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I'm building a code where I have to go trough alot of if/case functions. This on itself is not really a problem only that alot of these if's are the kinda the same.

In my code it has to go trough an if function, and if there is a match it wont matter what match it is it will have to go trough the same next if. But depending on both answers it will have to go to a different part of the code.

So for exmaple:

    Switch(A){

    case 1:
     Switch(B){
      case 1: do11thing();
      case 2: do12thing();
     }

    case 2:
     Switch(B){
      case 1: do21thing();
      case 2: do22thing();
     }

}

Does anyone know a solution instead of having to place the Switch(B) a lot of times within my code.

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1  
If you are asking for a C# solution, why not use valid C# syntax in your examples? What does If function 1 gives =2 mean? –  mbeckish May 1 '13 at 13:31
    
Removed C# tag. –  tnw May 1 '13 at 13:38
    
edited put valid c# sintaxes in –  user2339477 May 1 '13 at 13:40

3 Answers 3

you can use one if for the function returning value 2 , and then inside this if use all possibilities as different switch cases.It will be smoother and faster than multiple if loops.

for ex :-

if (2 == function1) {
switch(value of function 2)
{
case value_1:
..//do whatever u want;
break;
case value_2:
..//do whatever u want;
break;
default:
//do some error handling;
break;
}

}

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In case you have more jumps than executable code (the case that happens quite often when programming state machines), you may store your logic in some nested Dictionary, List and/or array object like the following:

// Maps A and B values to functionality
var funcs = new[] {
                      new[] { func00, func01, func02, ... },
                      new[] { func10, func11, func12, ... },
                      new[] { func20, func21, func22, ... },
                      ...
                  };

// Actually runs functionality according to your mapping
funcs[A][B](params);

So, in case of A=1 and B=2, the func12 will be called.

Of course, you may use lambdas (params) => {} as funcs in the structure.

share|improve this answer
    
I think this might work, I'm going to try this. Thank you. –  user2339477 May 1 '13 at 14:18
    
@user2339477 You're welcome. I'm using it in my own programs when I need similar kind of logic. –  Alexey May 1 '13 at 14:44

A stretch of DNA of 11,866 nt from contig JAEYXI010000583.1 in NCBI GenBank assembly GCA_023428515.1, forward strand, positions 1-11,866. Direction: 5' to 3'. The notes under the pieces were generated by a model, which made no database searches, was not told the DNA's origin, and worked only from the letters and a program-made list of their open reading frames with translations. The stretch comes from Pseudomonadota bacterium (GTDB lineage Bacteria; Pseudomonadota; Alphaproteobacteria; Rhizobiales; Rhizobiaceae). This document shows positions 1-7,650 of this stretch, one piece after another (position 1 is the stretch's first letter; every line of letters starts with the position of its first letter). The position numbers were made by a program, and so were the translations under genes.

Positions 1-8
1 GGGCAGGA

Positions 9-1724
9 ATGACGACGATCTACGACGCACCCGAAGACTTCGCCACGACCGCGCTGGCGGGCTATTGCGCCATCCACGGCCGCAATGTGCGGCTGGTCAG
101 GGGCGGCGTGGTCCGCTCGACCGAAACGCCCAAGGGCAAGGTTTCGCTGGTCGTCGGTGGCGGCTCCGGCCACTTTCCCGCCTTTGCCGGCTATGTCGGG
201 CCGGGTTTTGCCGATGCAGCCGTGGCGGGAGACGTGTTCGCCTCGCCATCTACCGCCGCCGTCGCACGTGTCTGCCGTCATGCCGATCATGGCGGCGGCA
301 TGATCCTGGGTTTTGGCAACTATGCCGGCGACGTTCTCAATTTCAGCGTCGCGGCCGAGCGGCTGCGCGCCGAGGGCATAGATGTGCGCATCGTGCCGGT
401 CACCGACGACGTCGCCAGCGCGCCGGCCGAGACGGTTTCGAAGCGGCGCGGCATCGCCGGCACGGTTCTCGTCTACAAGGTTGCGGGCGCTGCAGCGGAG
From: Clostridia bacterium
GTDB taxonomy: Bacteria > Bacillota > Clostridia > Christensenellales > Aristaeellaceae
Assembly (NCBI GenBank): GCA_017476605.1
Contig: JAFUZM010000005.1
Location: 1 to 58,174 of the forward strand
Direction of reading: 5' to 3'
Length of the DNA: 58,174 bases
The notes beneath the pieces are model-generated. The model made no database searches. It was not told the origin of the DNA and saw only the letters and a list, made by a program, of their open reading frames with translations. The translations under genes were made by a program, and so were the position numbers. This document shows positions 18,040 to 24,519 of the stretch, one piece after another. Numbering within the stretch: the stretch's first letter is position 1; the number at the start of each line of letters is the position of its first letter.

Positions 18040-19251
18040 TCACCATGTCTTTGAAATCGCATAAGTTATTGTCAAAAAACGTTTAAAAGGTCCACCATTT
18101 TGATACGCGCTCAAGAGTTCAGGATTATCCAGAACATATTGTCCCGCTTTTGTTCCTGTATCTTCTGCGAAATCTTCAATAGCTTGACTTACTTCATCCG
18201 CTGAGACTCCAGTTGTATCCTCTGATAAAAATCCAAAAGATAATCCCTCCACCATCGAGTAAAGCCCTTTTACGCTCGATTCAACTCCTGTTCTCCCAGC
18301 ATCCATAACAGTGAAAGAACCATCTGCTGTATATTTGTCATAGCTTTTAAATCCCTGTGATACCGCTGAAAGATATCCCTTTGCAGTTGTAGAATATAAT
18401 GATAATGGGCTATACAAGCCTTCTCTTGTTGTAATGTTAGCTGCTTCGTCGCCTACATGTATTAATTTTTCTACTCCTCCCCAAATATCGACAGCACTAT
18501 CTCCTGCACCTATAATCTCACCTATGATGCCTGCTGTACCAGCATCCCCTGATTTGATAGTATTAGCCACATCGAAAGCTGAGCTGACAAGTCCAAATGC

Would you know if this also works with arduino? I been trying it and it says that var does not name a type. –  user2339477 May 2 '13 at 8:40
    
@user2339477 It depends on the C# version you use. You might use Action<...> or Func<...> as type for inner array. If you'll be in a doubt, you could share an example of the array you have at the moment. –  Alexey May 2 '13 at 17:28

One thing you can do is combine cases. For example, say you have a string value that's your outer switch variable, and an int that's the inner switch variable. Your original code might be:

switch (theString)
{
    case "Foo":
        switch (theInt)
        {
            case 1: DoThing1(); break;
            case 2: DoThing2(); break;
            // many other cases
        }
        DoFooThing();
        break;
    case "Bar":
        switch (theInt)
        {
            case 1: DoThing1(); break;
            case 2: DoThing2(); break;
            // other cases, same as with "Foo"
        }
        DoBarThing();
        break;
}

You can combine the cases and have a conditional:

switch (theString)
{
    case "Foo":
    case "Bar":
        switch (theInt)
        {
            case 1: DoThing1(); break;
            case 2: DoThing2(); break;
            // many other cases
        }
        if (theString == "Foo")
            DoFooThing();
        else
            DoBarThing();
        break;
}

The type of logic you're describing, especially if there are very many cases, is probably best implemented using a lookup table. Doing so makes it much easier to follow the logic. It takes a bit more time to set up, but you can easily see in the table that you construct exactly what will happen with any combination of input values.

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although you got close to what I meant I think I wasnt clear enough in my version of my question. Sorry for that, I edited my question again –  user2339477 May 1 '13 at 14:11
    
@user2339477: In that case, you're better off with the table driven approach that I mentioned, and that Alexey demonstrated. –  Jim Mischel May 1 '13 at 14:51

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